Ghana’s economic growth in the first three months of the year fell to 3.1 percent year-on-year compared to 4.9 percent in the same period last year.
The growth was also lower than the expansion of 3.3 percent in the last three months of 2020, when the economy began its recovery from the pandemic.
Government Statistician Kobina Annim, speaking at a news conference on Wednesday to announce the GDP data, said manufacturing, which expanded by 1.3 percent in January to March after contracting in the last quarter of 2020, was one of the main drivers of growth.
The agricultural sector also grew at a rate of 4.3 percent, even though this was slower than the 8.2 percent expansion in the previous quarter.
Oil and gas however contracted by 16.2 percent, while the hospitality sector continued its downward spiral caused by the coronavirus, recording a contraction of 10.7 percent.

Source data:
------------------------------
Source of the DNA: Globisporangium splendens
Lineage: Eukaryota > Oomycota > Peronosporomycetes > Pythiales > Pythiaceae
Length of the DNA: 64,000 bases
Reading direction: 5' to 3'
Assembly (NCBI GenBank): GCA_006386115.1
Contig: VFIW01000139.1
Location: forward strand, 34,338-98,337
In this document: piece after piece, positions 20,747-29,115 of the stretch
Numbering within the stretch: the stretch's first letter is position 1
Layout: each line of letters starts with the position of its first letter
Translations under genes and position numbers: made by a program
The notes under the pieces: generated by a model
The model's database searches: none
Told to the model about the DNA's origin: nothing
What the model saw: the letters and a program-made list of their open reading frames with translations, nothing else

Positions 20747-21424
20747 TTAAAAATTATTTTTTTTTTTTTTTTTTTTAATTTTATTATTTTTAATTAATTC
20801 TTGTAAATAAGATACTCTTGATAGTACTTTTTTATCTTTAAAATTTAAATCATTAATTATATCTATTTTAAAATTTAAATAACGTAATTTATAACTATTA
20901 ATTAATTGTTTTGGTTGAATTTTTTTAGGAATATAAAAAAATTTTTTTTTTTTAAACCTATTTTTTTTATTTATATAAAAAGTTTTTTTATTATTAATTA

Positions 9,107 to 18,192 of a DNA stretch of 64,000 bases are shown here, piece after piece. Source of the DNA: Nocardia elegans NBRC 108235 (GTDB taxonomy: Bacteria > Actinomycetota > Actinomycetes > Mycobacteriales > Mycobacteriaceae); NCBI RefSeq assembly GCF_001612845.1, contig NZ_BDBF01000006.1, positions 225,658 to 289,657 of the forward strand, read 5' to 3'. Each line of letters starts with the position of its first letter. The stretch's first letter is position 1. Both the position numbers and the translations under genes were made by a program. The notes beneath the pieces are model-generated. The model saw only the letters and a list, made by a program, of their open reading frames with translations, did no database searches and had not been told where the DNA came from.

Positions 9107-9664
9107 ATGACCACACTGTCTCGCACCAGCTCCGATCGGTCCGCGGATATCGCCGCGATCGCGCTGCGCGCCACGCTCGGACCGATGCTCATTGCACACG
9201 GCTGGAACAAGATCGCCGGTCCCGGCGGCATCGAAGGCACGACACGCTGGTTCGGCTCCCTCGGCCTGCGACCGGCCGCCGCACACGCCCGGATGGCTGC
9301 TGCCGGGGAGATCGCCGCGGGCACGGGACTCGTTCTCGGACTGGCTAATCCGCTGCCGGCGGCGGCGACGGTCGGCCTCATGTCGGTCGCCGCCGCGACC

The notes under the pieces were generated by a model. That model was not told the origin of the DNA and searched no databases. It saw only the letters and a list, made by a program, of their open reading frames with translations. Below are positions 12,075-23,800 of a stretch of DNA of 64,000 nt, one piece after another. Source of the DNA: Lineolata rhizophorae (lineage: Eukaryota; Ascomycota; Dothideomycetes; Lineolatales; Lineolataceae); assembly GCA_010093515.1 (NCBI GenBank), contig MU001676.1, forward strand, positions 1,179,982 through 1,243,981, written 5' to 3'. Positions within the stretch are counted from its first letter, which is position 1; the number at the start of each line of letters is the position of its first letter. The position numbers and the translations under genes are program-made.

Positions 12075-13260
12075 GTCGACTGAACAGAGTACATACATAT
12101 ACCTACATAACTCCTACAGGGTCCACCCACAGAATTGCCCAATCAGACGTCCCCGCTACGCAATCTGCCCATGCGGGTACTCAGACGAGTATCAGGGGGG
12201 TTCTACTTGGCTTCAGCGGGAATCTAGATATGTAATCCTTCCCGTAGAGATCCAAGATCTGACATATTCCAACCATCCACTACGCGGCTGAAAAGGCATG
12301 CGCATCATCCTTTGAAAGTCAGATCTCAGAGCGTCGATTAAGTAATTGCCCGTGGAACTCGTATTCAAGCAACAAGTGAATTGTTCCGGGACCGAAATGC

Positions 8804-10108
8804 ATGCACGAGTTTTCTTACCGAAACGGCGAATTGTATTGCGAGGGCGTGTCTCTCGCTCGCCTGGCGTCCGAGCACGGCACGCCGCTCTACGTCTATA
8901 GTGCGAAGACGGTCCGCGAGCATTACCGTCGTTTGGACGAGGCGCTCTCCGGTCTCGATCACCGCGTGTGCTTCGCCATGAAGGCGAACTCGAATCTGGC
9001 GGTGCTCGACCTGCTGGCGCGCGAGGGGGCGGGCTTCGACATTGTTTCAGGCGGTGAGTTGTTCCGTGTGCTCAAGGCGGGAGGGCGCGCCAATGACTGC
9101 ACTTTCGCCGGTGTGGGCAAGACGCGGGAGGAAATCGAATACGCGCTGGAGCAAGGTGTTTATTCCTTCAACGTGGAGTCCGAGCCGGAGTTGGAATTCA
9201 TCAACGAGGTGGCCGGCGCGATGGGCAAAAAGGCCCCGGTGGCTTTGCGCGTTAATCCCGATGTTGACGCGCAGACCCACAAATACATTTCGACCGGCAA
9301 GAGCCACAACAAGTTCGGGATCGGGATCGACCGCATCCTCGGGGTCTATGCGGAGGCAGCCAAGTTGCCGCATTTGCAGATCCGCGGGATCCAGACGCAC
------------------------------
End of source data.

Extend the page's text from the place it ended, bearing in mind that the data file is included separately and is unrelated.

The contraction recorded in the oil and gas sector comes on the back of a forecast by the Economist Intelligence Unit (EIU), the London-based research firm, of stormy times ahead for the sector.
In addition to the pandemic-induced price collapse recorded last year, the country’s inability to develop planned oilfields will lead to a stagnation in the sector’s growth, further hampering its contribution to the economy, the EIU said in its May country report.
Ghana’s economy is projected to grow at 5 percent both this year and in 2022. Growth is expected to inch up marginally in 2023 before falling to 4.9 percent in 2024.